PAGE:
This reality is what makes the Chamber-of-Commerce-style campaign against the Emp. Free Choice Act so insulting. The COC argues that EFCA takes choices away from workers b/c of the change to the election process, when in fact the opposite is true. While I’m sure there is an example somewhere, I have never seen a worker bullied into signing a union card. In my experience, workers opposed to the union have never hesitated to say thanks but no thanks. The reason? Unions don’t have the power to punish employees like employers do. There is no meaningful threat a union can make against an employee–the union can’t fire a worker, or cut his pay, but the boss can.

  2. The anti-EFCA drumbeat is sounding so over the top at times that I wonder if this means the legislation is very close to becoming law.

    Is President Obama willing to risk some political capital and that 80+% approval rating to see EFCA through at this juncture? Can he summon his remarkable rhetorical skills to recast unions in a positive light again?

  3. Hi Gary, I checked your own site and saw that we probably aren’t in agreement on many of these issues, which makes your gracious note especially appreciated.


  4. I totally agree with James. Although my job involves membership to a union, I intentially lack involvement in it for political reasons. A former colleage said that staff in the administration began “critisizing” her work when she started going to union meetings. The bottom line is that the company, not the union has the power to fire.

  5. That’s so nice that Mr. Shaw lives in a blissful world where employees can say “thanks but no thanks” to a union organizer approaching them to “just sign the card”. As an HR representative at paper mills, pharmaceutical, and high tech companies I’ve had numerous employees in my office in tears and scared witless because union organizers will not quit harassing them at work or at their homes to “just sign the card”. They get shunned at work by their co-workers and are put under constant mental duress. Contrary to Mr Shaw’s naive opinion, Unions do indeed have the power to punish employees. While it’s true they can’t cut their pay or fire them, union organizers in the workplace can entice others to ostracize the reluctant employees and make their lives absolutely miserable at work and at home. The only safety net the employee has now is that they can voice their true opinions in the secret confines of the private voting booth. The EFCA will take away that sanctuary. The last time I looked, secret voting was the bedrock of a democracy. A non-secret ballot is the bedrock of fascism.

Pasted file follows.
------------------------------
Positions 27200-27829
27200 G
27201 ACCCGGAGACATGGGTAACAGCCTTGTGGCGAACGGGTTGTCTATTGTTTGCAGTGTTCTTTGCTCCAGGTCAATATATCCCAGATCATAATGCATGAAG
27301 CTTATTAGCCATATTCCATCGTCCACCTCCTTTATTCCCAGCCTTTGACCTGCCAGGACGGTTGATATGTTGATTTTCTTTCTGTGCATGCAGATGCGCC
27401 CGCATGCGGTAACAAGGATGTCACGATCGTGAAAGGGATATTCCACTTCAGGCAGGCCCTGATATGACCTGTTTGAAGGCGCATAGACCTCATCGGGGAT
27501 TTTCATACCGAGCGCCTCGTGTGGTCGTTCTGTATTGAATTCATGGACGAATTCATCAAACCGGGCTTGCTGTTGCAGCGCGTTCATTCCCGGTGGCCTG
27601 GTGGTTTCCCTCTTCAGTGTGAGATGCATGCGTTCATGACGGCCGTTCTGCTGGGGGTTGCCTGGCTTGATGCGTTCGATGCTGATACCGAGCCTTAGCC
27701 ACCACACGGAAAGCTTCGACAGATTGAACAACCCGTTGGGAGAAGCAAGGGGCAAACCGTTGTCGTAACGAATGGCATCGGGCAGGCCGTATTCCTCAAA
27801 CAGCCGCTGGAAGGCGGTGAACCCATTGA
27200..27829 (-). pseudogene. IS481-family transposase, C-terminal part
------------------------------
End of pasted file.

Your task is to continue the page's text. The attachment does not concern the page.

• Carl, thank you for putting forth a contrary view on EFCA that raises a valid concern. My own belief is that employers still have a significant upper hand in pressuring workers to vote against a union and that what you view as a safety net inures to the benefit of the employer more than any other party. Based on unfair labor practice complaints, by far the greater problem is employer intimidation of workers and union supporters.


  6. Pingback: Battle looming over labor law reform « Minding the Workplace

  7. Pingback: More on the Employee Free Choice Act « Minding the Workplace

Leave a Reply

Fill in your details below or click an icon to log in: Logo

You are commenting using your account. Log Out /  Change )

Google photo

You are commenting using your Google account. Log Out /  Change )

Twitter picture

You are commenting using your Twitter account. Log Out /  Change )

Facebook photo

You are commenting using your Facebook account. Log Out /  Change )

Connecting to %s

This site uses Akismet to reduce spam. Learn how your comment data is processed.

%d bloggers like this: